Can my wood be TOO dry?

Discussion in 'Wood Smokers' started by meat hunter, May 9, 2009.

  1. meat hunter

    meat hunter Master of the Pit SMF Premier Member

    Hello all. Well some of you may know that I just did my first brisket, and my second smoke on my homemade reverse flow. First time, I know I did not build my fire big enough and had many problems. Lots easier this time, had a good fire, and maintained temps. But it seems to me, that I went thru allot of wood. I see some people on here say they can build their fire and it holds a steady temp for hours. I was adding about every 45 minutes to an hour. I was burning Maple the whole time. I also pre-burnt all the wood I was using. Maybe its just me, but the Maple does not seem as dense as oak. Should I switch to oak and add other sticks for flavor?
    Or is this the norm when using a stick burner? Or should I consider using lump?
  2. rickw

    rickw Master of the Pit OTBS Member

    I've only done one cook so far with my Horizon and what you state seems to fall in line with my experience. I was using red oak and cherry.
  3. travcoman45

    travcoman45 Master of the Pit OTBS Member

    I ain't a wood burner....yet....but, from most a what I have read the fellers use oak an the other woods fer flavor.
  4. pinkmeat

    pinkmeat Smoking Fanatic

    This is the main issue with smaller horizontal wood burners. You have to introduce almost too much air to keep something burning that you burn right through it because of the smaller size of the split.

    That's why I love the Lang. I can add big splits and actually wait a good 30-45 minutes between checks, keep things burning strong, and not get too hot.

    My advice is to make sure you're using small splits. Don't preburn, but rather warm them up to the point where they start to smoke on top of your firebox. Then when you add them just leave the door open til they ignite and then manage the air intake.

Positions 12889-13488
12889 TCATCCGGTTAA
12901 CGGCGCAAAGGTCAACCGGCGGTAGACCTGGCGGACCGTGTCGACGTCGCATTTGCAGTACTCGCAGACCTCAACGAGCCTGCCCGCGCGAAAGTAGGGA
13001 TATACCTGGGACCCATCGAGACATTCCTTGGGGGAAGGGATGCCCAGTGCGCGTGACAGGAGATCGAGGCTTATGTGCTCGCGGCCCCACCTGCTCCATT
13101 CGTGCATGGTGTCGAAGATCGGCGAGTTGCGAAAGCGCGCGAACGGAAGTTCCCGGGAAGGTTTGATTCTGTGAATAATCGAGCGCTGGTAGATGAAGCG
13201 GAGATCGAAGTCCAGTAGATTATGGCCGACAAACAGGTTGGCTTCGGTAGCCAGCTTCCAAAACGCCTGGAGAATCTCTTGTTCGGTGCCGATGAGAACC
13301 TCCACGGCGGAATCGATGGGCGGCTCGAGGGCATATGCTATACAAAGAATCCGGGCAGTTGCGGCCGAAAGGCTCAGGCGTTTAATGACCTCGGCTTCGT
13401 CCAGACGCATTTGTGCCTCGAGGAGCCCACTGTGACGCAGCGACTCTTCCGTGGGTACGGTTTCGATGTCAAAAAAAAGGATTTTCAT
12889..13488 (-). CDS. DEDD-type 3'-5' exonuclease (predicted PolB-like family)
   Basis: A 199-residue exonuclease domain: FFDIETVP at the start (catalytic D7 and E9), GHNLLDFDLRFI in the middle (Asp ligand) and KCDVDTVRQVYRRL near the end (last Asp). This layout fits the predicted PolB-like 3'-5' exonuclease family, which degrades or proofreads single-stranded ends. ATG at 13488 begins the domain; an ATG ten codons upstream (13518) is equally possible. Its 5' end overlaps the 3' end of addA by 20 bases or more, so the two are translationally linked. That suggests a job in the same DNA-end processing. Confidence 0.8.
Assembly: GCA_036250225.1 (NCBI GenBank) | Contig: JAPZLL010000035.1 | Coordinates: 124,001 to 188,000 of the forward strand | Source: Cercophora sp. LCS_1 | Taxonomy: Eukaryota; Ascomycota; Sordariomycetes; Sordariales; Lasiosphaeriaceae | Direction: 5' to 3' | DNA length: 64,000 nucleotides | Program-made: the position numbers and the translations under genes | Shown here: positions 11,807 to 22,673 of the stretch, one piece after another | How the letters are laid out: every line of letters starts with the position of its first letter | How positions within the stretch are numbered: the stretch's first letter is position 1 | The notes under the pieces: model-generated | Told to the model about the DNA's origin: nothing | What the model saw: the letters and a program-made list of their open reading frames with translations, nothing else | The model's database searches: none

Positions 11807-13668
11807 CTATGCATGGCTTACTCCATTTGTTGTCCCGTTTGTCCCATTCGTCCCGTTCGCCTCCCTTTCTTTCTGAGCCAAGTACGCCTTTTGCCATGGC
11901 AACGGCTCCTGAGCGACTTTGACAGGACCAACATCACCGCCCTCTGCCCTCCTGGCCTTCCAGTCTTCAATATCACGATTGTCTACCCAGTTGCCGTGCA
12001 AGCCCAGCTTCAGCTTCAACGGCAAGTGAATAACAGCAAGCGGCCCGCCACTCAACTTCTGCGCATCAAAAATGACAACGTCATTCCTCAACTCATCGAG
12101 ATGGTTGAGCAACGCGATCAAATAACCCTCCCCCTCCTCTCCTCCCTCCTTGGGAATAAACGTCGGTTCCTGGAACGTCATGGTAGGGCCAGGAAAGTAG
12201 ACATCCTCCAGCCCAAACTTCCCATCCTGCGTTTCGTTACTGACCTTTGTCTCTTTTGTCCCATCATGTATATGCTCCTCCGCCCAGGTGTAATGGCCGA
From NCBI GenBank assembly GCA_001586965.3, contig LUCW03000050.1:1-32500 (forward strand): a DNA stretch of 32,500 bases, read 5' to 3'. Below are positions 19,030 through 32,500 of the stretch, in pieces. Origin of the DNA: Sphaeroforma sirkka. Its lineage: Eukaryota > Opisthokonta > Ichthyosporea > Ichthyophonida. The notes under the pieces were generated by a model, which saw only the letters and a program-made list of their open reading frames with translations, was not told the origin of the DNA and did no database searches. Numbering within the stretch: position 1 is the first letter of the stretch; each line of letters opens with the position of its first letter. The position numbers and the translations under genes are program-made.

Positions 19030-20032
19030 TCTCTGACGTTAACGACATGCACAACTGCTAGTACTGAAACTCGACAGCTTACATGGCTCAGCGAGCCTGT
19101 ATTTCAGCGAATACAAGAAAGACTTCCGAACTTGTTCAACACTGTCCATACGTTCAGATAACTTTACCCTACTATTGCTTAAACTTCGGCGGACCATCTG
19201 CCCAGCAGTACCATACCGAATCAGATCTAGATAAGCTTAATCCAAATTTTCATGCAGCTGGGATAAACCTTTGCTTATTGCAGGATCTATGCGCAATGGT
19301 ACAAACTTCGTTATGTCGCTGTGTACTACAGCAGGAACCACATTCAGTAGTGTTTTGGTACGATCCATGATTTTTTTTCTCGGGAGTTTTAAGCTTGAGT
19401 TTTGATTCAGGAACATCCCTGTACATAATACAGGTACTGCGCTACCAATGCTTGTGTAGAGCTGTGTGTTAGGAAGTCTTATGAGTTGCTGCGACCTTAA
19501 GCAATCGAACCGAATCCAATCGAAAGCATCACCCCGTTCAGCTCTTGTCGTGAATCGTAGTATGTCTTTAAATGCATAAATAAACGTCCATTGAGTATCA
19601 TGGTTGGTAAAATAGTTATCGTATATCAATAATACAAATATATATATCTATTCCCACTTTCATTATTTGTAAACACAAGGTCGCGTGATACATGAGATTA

When I was preburning splits I agree with you. I used a TON of wood and it was a constant battle to have a lot of coals ready when I needed them. I wasted a lot keeping coals on hand.
  5. meat hunter

    meat hunter Master of the Pit SMF Premier Member

    When you say small splits, what do you consider small? The splits I was using were about the size of a the fat end of a bat and about 16-18 inches long. My firebox is 20x20 and the main chamber is 24x 36. I think another thing I was doing was I had the idea in my head that I should have a bed of coals, instead of trying to maintain a "small manageable" fire. I did see a difference when I did have a small flame going rather than a red coal bed, but it never really dawned on me until now thinking back on it. I will stack the splits on the firebox next time. I did that in a practice run before I smoked anything and it does get hot, one of them ignited. Thanks for the input. I learn allot everytime I do a new smoke.
  6. rickw

    rickw Master of the Pit OTBS Member